View Nievert’s own “whimsical, imagined world”

Photo by Porcha Hesselgesser.

Photo by Porcha Hesselgesser.

Photo by Porcha Hesselgesser

Photo by Porcha Hesselgesser

In October 2016, the Advocate did a feature on Mt. Hood’s newest full-time painting instructor, Matteo Neivert. This month, his artwork is being featured in the Visual Arts Gallery on campus.

The Advocate caught up with Neivert to get an update on the showing.

How many new pieces of art did you create for this show?

“That’s like asking my mother how old she is. In painting, even if a piece is several years old, I often paint on it and change it as it evolves over time. About three-quarters of the work is new. Only four or so large pieces are from a few years ago, but I also painted a bit on them, as well. Many pieces go through several changes and evolve over time but are considered new since I have just finished them – even though I started working on them a few years previously.

When you look at a Monet in a museum, often it says “Circa 1880-84,” meaning it took four years to complete the painting or it went through many changes until being shown for exhibit within that time span. Art is like a cake that never goes bad. Let’s say you make a chocolate cake and want to put roses on it and make it vanilla. You pull it out the painting of the cake and paint over it or alter it. You can also change it entirely.”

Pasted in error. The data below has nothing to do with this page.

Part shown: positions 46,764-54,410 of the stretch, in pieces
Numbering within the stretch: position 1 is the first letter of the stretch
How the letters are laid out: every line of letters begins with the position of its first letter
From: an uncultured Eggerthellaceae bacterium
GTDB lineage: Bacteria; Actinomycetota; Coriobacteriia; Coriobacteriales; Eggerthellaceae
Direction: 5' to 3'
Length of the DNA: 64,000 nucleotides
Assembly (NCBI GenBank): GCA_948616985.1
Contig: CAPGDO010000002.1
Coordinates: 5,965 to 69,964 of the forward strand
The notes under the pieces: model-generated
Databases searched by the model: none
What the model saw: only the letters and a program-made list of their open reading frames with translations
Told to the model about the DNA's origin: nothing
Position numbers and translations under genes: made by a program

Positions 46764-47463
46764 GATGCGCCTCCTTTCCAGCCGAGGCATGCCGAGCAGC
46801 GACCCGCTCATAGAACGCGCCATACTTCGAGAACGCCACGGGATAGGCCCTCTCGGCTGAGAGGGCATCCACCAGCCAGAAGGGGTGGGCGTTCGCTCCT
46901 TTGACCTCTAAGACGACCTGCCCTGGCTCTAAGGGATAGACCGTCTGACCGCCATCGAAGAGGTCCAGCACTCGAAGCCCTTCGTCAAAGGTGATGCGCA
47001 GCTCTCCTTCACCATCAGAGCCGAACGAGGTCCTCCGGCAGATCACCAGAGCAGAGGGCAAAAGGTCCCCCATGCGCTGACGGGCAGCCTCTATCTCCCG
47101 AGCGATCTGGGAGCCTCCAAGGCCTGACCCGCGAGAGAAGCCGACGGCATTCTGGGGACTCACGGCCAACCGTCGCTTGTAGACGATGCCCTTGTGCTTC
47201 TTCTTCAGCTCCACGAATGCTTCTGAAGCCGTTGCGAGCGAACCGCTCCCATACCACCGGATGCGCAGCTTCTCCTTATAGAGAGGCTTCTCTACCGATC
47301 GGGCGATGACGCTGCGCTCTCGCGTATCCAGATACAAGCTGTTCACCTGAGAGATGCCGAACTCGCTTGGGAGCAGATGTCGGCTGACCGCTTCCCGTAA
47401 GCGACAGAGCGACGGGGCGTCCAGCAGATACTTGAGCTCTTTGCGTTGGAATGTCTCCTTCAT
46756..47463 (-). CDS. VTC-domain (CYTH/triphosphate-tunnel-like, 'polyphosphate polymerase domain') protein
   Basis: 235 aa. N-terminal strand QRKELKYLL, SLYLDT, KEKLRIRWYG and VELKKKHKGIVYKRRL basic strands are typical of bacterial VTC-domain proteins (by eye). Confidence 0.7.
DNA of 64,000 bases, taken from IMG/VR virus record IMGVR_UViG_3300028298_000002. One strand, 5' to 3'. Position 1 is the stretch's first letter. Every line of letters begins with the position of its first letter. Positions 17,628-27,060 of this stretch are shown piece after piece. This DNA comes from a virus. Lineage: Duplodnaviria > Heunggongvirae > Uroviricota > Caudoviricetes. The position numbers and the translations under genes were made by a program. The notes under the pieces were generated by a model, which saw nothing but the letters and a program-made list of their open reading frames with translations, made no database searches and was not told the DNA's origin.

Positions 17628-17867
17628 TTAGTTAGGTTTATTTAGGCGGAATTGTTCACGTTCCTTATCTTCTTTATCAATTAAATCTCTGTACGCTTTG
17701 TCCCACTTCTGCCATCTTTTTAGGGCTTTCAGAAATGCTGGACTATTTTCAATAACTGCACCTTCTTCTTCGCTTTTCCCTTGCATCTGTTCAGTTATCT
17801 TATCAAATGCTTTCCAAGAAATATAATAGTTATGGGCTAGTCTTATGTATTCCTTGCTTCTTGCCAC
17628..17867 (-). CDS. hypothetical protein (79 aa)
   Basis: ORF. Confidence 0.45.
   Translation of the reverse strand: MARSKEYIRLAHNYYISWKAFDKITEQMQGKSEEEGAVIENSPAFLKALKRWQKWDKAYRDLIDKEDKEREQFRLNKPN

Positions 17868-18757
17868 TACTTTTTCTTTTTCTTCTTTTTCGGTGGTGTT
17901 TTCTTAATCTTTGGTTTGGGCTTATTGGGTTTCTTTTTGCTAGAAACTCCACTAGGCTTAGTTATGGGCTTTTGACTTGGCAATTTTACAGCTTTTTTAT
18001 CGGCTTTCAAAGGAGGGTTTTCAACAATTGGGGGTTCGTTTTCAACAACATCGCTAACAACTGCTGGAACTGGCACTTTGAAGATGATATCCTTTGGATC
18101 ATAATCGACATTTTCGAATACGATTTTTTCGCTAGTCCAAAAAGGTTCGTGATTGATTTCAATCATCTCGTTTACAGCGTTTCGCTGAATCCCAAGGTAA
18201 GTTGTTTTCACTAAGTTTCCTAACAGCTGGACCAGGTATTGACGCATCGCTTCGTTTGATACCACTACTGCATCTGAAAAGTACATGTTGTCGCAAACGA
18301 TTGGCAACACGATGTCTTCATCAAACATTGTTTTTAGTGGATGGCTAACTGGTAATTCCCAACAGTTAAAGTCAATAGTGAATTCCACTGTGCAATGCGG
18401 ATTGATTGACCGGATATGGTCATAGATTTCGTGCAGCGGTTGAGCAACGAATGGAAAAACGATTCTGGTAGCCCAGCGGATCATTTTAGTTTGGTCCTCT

So, which ones are the truly new pieces?

“Many, too many to list… There are over 70 new paintings of eyeballs and faces alone in an installation piece; 12 more faces on porcelain plates. Many landscapes featuring icebergs in reflective pools of the ocean. Many new surreal paintings of barnacles dancing on water.”

Did all of your work in the gallery have a connecting theme?

“My overall theme is the human connection and disconnect with nature. Many pieces illustrate our deep connection with the natural world, and other paintings are fantasies within that concept. Sometimes a painting functions as a lamentation for the parts of ourselves that we lose when we disconnect with nature. I also like to explore objects such as icebergs which are temporary since they melt. Their beauty, like a rose, is not always long-lived.

Many topics are questions I seek answers for such as: What would the planet look like if we became extinct? How did life occur on earth? Does an inanimate object have a life force or energy, since it can be seen, observed, touched?…

Many things are fodder for my own whimsical, imagined world. Even when I paint serious subject matter, I feel it is important to have some whimsy, comedy, and lightheartedness.”

The time allotted to you since I first interviewed you and now is rather short. Was it difficult to produce the new work in that time?

“It was definitely a challenge to create so much work in a short span of time. I worked hard painting after work, late at night, and on the weekends. I had my own homework up to my ears!”

When did you finish the last piece before the showing?

“I finished the last painting, “Sandy Barnacle,” the day I delivered the paintings on Sunday, Feb. 5! I finished “Let Your Fingers Do The Walking” on Feb. 4.”

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